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The Disaster of 1871: The Ice Takes its Toll

Whaling Fleet Trapped by the Ice, from Harpers Weekly (Bockstoce 1986)

Whaling Fleet Trapped by the Ice, from Harpers Weekly (Bockstoce 1986)

32 Whaling Ships, more than 1200 men, trapped in the Ice off the Arctic coast of Alaska...

In August 1871, 32 whaling ships from Hawaii, New England, and California had come to the icy waters of the Arctic in the pursuit of the bowhead whale. The pack ice being close to shore that year left little room for maneuvering of the fleet but whales were relatively plentiful, and while there are whales to catch, the whaleboats go off to hunt. The whaling captains counted on a wind shift from the east to drive the pack out to sea as it had always done in years past. Instead of moving offshore, the ice pack suddenly and unexpectedly trapped all 32 ships between ice and shore in a constantly and quickly diminishing lead in the ice with no chance to escape to open water. The captains conferred, crafted a joint declaration describing the reasons for the abandonment, unanimously approved and signed the declaration, then began the very treacherous process to evacuate all 1219 men, women and children by way of the ships' whaleboats. In these frail craft the ships' crews rowed 90 miles south past Icy Cape where they were rescued by seven other whaling ships whose captains and crews gave up what was likely to be their own very lucrative whaling season to ferry the survivors to safety. Although the journey in the whaleboats required them to row through ice choked and heavy seas, not one life was lost. Of all the ships abandoned to the Arctic winter of 1871, only one ever sailed again. The remaining 31 vessels were crushed by the ice and sunk or burned after they were abandoned.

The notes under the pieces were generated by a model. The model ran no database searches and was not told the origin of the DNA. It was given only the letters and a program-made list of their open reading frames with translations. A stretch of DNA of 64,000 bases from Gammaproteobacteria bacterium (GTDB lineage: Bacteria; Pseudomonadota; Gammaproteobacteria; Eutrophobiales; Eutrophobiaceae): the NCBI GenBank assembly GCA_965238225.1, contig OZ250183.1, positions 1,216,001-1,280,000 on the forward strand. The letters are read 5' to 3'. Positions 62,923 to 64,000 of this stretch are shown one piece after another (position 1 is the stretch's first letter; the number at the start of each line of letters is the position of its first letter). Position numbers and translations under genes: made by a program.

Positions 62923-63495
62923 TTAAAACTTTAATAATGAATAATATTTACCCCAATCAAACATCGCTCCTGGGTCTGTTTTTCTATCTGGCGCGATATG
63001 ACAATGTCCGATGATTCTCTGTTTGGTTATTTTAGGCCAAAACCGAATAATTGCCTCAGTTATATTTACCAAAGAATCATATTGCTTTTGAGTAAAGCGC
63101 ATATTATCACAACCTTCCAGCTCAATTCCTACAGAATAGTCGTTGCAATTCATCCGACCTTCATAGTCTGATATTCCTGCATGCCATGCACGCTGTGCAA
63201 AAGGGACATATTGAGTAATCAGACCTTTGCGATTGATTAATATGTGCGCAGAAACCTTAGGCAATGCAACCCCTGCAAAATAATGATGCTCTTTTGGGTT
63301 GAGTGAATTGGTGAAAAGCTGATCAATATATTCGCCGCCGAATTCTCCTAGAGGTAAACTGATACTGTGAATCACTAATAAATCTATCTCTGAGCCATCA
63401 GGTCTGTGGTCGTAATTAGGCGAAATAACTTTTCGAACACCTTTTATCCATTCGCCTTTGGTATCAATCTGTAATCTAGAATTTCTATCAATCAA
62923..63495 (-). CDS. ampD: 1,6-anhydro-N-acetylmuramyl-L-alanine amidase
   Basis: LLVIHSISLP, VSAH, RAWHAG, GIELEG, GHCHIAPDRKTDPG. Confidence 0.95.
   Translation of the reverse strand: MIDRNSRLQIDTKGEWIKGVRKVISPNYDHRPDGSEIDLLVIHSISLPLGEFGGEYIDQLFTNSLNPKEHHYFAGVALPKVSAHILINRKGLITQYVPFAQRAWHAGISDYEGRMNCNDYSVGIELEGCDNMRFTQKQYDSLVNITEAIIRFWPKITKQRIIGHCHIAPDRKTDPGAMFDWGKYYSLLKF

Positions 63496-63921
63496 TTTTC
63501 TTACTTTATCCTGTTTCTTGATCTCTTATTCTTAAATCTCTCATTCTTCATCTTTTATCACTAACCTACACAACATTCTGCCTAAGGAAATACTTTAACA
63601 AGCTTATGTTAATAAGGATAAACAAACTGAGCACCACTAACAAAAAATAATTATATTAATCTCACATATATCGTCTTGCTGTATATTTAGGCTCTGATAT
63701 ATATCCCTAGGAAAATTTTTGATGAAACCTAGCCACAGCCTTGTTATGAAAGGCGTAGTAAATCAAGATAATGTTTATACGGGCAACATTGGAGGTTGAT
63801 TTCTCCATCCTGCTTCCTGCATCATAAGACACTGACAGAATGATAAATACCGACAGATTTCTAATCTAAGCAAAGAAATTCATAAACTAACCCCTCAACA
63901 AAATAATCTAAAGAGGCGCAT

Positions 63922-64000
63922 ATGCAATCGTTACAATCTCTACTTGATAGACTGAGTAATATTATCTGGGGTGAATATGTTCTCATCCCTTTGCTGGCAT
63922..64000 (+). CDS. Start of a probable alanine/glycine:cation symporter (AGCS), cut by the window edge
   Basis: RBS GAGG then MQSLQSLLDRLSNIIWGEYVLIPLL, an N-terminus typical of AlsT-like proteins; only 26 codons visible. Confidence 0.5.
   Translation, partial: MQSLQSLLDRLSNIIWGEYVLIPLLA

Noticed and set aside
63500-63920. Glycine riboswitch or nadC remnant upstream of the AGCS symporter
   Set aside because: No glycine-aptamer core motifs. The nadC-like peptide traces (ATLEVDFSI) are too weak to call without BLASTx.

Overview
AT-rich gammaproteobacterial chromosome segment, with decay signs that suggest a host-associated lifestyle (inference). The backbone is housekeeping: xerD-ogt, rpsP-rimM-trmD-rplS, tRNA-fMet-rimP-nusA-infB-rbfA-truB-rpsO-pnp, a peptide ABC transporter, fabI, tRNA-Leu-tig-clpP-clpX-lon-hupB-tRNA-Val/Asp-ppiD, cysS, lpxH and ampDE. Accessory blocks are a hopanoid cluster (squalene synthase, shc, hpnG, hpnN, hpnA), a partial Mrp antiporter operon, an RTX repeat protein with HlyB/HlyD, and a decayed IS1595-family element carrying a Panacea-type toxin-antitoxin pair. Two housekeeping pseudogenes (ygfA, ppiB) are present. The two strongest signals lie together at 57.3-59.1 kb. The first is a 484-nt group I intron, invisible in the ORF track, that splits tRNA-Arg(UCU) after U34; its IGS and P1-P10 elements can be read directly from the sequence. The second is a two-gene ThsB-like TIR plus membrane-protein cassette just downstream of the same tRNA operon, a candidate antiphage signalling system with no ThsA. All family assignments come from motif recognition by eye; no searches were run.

Abandoning the George, Gay Head, and Concordia off Point Belcher from Harpers Weekly (Bockstoce 1986)

Abandoning the George, Gay Head, and Concordia off Point Belcher from Harpers Weekly (Bockstoce 1986)

The Captains' decision to abandon the whaling ships was clearly documented in the declaration they had all written and signed, but the wisdom of not waiting longer to determine if a new lead would open was questioned. While later reports said the winds had changed and the ice blown offshore about two weeks after the ships had been abandoned, the risk involved in moving the crews to the shore and waiting would have been significant, given that few of the ships were prepared for such a contingency, and many of the ships were stove by ice and sunk as they were being abandoned. The lack of the loss of one crew member during this disaster was justification enough for the decision.

The economic blow to the whaling industry was staggering. Loss of the ships and cargoes was estimated at a value of $1.6 million ($22.5 million in 2000 dollars). This loss was most keenly felt in New Bedford, which was home port for 22 of the ships lost that year. Interestingly, however, few of these ships were replaced in the fleet, and most of the insurance paid to the whaling companies was reportedly invested in other industries, evidence of the beginning of the end of Yankee whaling.